Heath has already told me a scurrilous anecdote about Gary Oldman and Joan Plowright, and another highly amusing tale about how he founded his company with the winnings from a racehorse. Heath's gap-toothed grin and mop of blond hair give him the appearance of a mischievous schoolboy, but the truth is that he is a highly respected figure in the world of film and television whose clients include Hugh Grant and Anthony Hopkins.
The slightly chaotic atmosphere of Heath's office is underlined by its country-house door and by the twin Labradors lying at his feet. The only clue that you haven't strayed into the sitting room of a country manor is the pile of felt-tipped scripts on Heath's desk. However, people in the film industry say that Heath has been unnerved by the relaunch of ICM's chief competitor, the William Morris Agency, and in particular by the arrival of Charles Finch, son of actor Peter Finch, who has been flown in from Los Angeles to run the London office.
Producers say that before William Morris's relaunch last summer the British talent agency scene had a cosy, tweedy atmosphere. Finch's arrival, they say, shook the business by the scruff of its neck. "Charles Finch definitely made the other agents in the UK sit up and take notice," says Phil Alberstat, an entertainment lawyer.
Finch certainly hit the ground running last summer, announcing that William Morris (who include John Hannah and Emanuelle Beart among their clients) had "packaged' its first European movie, Rogue Trader, starring Ewan McGregor as disgraced City financier Nick Leeson.
Packaging - whereby a talent agency represents the star, the director and the writer on a project and then sells it on to a studio for an all- in fee - has been around a long time in America. It dates back to the 1920s when talent agency MCA (whose clients included James Stewart and Fred Astaire) offered entire radio shows - stars, producers, gag-men and so on - to the broadcast networks.
By the 1980s packaging had become commonplace in Hollywood and led to such turkeys as Legal Eagles, starring Robert Redford and Debra Winger and directed by Ivan Reitman - all of whom were represented by the same talent agency, CAA. Between 1976 and 1986 CAA itself calculates that it put together at least 170 films - only a few of which are remembered today.
Heath rubbished William Morris's groundbreaking claims, pointing out that ICM had been helping its clients put their own projects together for years. "What other agencies call packaging, we call facilitating," he explains.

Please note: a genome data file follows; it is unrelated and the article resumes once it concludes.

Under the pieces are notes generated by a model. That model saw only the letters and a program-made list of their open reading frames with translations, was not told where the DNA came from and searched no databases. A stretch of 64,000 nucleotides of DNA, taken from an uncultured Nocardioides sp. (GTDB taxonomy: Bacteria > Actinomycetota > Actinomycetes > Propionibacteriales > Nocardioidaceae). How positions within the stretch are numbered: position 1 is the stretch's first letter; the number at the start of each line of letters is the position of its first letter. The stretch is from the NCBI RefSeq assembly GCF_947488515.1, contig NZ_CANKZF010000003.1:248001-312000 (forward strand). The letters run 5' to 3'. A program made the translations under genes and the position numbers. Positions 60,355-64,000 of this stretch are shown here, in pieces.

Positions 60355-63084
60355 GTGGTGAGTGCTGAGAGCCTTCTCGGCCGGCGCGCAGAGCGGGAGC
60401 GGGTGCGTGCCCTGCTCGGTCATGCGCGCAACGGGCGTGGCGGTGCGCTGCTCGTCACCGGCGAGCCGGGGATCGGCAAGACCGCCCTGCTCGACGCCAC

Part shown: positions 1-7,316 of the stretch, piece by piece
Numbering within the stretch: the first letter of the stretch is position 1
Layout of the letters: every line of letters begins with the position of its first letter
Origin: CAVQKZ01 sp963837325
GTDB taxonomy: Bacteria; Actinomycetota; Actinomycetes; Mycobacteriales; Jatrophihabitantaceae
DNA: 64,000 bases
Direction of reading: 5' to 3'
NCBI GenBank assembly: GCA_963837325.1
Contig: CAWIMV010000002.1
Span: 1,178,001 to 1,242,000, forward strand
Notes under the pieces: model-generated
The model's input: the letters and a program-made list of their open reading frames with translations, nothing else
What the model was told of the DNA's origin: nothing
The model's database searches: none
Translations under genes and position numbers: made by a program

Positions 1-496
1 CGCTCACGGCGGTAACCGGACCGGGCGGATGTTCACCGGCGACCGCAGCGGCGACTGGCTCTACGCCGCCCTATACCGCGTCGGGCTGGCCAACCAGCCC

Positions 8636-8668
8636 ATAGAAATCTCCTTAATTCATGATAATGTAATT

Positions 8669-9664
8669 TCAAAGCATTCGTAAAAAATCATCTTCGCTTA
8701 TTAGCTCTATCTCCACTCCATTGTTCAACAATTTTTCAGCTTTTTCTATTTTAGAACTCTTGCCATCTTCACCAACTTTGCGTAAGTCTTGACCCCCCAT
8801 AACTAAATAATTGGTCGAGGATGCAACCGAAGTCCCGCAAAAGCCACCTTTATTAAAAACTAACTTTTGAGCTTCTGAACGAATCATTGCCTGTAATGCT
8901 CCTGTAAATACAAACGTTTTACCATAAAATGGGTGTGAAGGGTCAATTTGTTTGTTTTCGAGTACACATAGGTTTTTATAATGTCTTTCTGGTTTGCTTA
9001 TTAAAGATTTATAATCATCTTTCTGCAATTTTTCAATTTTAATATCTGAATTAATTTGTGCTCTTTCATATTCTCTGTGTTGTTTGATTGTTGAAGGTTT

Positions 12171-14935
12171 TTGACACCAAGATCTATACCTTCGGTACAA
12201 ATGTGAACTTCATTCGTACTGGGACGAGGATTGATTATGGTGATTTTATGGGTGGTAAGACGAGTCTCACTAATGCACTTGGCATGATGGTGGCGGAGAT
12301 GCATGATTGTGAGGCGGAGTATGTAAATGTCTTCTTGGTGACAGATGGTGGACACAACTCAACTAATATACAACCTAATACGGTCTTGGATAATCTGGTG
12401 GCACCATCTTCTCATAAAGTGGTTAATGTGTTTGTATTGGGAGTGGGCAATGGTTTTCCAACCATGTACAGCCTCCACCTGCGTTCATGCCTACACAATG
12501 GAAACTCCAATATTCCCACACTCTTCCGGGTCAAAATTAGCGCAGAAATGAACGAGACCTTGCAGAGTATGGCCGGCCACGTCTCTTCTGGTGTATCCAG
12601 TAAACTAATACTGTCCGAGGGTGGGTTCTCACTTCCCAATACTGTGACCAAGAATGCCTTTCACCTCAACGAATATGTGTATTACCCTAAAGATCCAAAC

But observers say that what really rattled Heath was William Morris's decision to break a decades-old gentleman's agreement between both agencies not to steal each other's clients. The understanding had been that it was fine for a dissatisfied client to approach another agency, but on no account should an agency court business.
Again, the practice of stealing a rival's clients is well established in Hollywood. One talent agent talked about the walls vibrating with the rush when his company poached Kristin Scott-Thomas, star of The English Patient, from another agency. "Some call it capitalism - I call it natural selection,"' talent agent Gavin Polone told US film industry magazine The Hollywood Reporter. "It's like being out in the jungle. The bigger gorilla gets to have more food and more female gorillas. That's what happens when you're the Alpha male."
Here in Britain the gloves came off at the beginning of this year when Michael Foster, Heath's co-chairman, announced that he was quitting ICM to look after the business interests of disc jockey Chris Evans. William Morris went into overdrive, sending bouquets of flowers to actors and actresses all over London. Foster sent his own bouquet back, but now appears to be represented by his former rival. ICM threw the next punch, wooing literary agents Alan Radcliffe and Michael McCoy from William Morris and hiring Lyndsey Posner, Lord Puttnam's former lawyer, to package projects on behalf of its clients. William Morris, meanwhile, moved out of its cramped offices in London's Soho into new Mayfair headquarters, firing most of the existing staff. Finch then hired Luc Roeg, a young, well-liked producer, to make friends with the film-making community and go eyeball- to-eyeball with Posner.
The feeling is, however, that Finch failed to land the knock-out blow when Foster announced his departure. None of Foster's clients decamped to William Morris and Finch is unlikely to be presented with the same opportunity again.
IN PERSON Charles Finch is so full of energy that you half expect to get a shock when you shake hands with him. He takes me around his swanky new offices, showing off a memento from a recent climbing expedition with Eric Fellner, the man behind Bean and Fargo. The tobacco-coloured leather walls and understated Conran furniture whisper large overheads. Finch takes me out onto the roof terrace to show me the view looking down Piccadilly. I estimate that we must be close to where Alexander Korda, the only film mogul to have come out of England, used to have his offices. It occurs to me that in some way the baton has been passed from the flamboyant entrepreneurs of the 1930s and 1940s to the sober-suited deal-makers of today.
Further down the avenue, the unmistakable glow of film lighting pours out of one of the windows of the Ritz Hotel. Hugh Grant and Julia Roberts are across the street shooting the follow-up to Four Weddings and a Funeral and Finch suggests that we join them. Suddenly, a verse from the New Testament pops into my head, the passage where Jesus is taken high up a mountain and shown all the kingdoms of the world. The thought frightens me and I am glad when we turn to go back inside.